Labor held its first meeting Wednesday in the wake of primaries that determined its slate for the April 9 national vote, with leader Avi Gabbay promising that the party “will be the surprise of these elections” and attempting to present it as a credible alternative to the current government despite record-low poll results.
Gabbay took a jab at Prime Minister Benjamin Netanyahu’s party, saying: “While in Likud they are still counting the votes, we are here this morning after successful primaries, gathering for a first work meeting.”
Last week’s Likud primaries were marred by significant irregularities that saw some candidates get more votes than the number of overall registered voters in certain districts and some candidates — mainly Netanyahu rival Gideon Sa’ar — reportedly missing hundreds of votes.
Likud on Wednesday began resubmitting the vote tally from all ballot stations, stopping short of a full-blown recount.
“Labor has the best team,” Gabbay said, hailing its diversity and singling out religious candidate Yair Fink. “We are truly the home for all Israelis.”
“Our women are elected on their own merit, and so are Mizrahi Jews and young candidates,” he said, again hinting at Likud’s slate, which mainly features male, Ashkenazi, older candidates.
“We will work together, all of us, for one goal: a government change in Israel that will fulfill our ideology and path, which is the opposite of Likud’s,” Gabbay declared.
“We will continue to make clear statements, on the diplomatic front as well as on the socioeconomic front. We won’t evade [those issues] like some of the parties in our camp,” he added, likely referring to Benny Gantz’s centrist Israel Resilience Party and Yair Lapid’s Yesh Atid.
Labor has seen its fortunes tumble in recent years, hit by a rightward shift among Israeli voters, turmoil in the party and the emergence of new political players, including Gantz, that have eroded its base. In the 2015 elections, it won 24 seats (in an alliance with the small Hatnua faction), compared to the winning Likud’s 30 seats. Its support has collapsed since then, surveys show, under the leadership of Gabbay.
Two former leaders of the 2011 social protest movement, Itzik Shmuli and Stav Shaffir, took top spots in the Labor primary election on Monday. Their placing was seen as a vote for a younger generation of leadership for the slumping party.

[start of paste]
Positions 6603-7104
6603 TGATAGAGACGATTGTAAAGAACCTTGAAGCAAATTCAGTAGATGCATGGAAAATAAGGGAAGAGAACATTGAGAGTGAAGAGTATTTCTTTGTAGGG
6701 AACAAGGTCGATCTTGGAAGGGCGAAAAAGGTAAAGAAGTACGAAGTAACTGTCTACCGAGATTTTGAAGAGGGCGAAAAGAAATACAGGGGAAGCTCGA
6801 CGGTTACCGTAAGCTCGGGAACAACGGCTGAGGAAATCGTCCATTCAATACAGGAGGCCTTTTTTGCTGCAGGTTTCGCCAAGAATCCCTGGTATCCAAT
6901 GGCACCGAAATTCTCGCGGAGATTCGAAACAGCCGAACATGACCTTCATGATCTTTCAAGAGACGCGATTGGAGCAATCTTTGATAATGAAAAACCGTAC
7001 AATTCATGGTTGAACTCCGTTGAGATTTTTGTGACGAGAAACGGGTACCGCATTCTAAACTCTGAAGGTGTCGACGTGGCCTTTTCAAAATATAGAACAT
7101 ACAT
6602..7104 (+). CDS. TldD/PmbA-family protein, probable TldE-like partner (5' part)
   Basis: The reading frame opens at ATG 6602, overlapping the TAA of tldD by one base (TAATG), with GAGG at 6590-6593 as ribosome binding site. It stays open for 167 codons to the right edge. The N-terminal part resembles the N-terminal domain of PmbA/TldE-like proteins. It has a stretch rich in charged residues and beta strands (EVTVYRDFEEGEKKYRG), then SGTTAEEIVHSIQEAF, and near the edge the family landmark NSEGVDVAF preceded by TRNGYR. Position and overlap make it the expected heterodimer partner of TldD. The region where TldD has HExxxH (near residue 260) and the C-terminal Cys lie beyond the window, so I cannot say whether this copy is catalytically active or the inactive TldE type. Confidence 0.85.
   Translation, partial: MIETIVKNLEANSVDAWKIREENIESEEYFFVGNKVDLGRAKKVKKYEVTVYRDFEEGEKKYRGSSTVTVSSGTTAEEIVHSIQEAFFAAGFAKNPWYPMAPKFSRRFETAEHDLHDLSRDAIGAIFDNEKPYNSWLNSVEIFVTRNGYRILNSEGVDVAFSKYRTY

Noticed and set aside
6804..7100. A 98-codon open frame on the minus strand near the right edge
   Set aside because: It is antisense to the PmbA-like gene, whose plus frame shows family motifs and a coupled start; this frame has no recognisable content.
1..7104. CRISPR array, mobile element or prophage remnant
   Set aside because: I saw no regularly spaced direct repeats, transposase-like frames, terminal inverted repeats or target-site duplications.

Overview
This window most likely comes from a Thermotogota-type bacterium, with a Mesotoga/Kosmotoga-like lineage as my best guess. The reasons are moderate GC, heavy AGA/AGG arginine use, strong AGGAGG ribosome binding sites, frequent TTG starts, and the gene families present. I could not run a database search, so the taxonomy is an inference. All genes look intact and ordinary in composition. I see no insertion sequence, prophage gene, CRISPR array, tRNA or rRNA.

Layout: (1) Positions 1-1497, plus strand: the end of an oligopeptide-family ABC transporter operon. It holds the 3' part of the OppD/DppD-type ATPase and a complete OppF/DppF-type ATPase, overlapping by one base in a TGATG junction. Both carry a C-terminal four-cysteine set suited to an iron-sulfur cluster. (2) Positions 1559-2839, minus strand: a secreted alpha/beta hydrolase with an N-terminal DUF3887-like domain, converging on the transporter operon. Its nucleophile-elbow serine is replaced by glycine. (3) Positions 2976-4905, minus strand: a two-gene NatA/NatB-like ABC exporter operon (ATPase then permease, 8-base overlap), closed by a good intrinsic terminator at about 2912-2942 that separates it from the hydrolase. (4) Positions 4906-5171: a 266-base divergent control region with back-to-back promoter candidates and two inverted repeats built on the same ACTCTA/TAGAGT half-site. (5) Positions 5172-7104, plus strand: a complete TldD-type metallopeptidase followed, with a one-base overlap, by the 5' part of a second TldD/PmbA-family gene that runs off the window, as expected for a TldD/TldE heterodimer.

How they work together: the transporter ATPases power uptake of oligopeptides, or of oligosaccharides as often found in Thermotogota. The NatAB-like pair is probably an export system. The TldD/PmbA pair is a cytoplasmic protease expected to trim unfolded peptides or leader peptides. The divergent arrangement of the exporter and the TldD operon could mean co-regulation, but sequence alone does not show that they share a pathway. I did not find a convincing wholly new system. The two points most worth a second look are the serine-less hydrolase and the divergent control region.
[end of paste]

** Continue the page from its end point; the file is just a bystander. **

A poll published on Tuesday, a day after the Labor primaries, showed the party gaining slightly and taking several seats from Israel Resilience.
The survey, conducted by the Midgam Panel and Statnet institutes and published on Channel 13, also examined the possibility of Labor teaming up with the left-wing Meretz, which recent polls have suggested may struggle to enter the next Knesset. Gabbay has reportedly dismissed such an option, but several lawmakers have been pressuring him to make the move.
Such a merged party would win 14 seats, according to the poll — one more than the eight and five that Labor and Meretz would get, respectively, on their own. The extra seat is taken from Yesh Atid, which would drop to 10 from the 11 seats it gets without such a merger. All other parties would be unaffected by the move.
But those numbers are still far from challenging the top competitors. Netanyahu’s Likud is seen winning 32 seats — similar to previous polls — and likely being tapped to form the next government. Israel Resilience receives 21 seats, one of the lowest results for Gantz’s party in recent weeks.
The rest of the survey results show few, if any, changes compared to recent surveys. Naftali Bennett and Ayelet Shaked’s New Right gets eight seats, United Torah Judaism and Ahmed Tibi’s Ta’al get seven apiece, Shas and the Joint (Arab) List get 6 each, Kulanu gets 5 and Yisrael Beytenu gets 4.
Jewish Home, Orly Levy-Abekasis’s Gesher and Tzipi Livni’s Hatnua are among the parties not reaching the election threshold of 3.25 percent.
Another question in the survey asked respondents whether Netanyahu or Gantz were better suited to be prime minister. Forty-six percent chose Netanyahu, more than Gantz’s 36%. Eighteen percent — 41% among non-Jews — said they didn’t know.
The survey of 769 likely voters representative of Israeli demographics was supervised by Prof. Camil Fuchs. It has a margin of error of 3.7%, according to Channel 13.
While horse-race polls are an almost daily occurrence in Israel in the months leading up to elections and are not seen as overly reliable, taken together the surveys can often serve as a general gauge of the political climate and where the vote may be headed.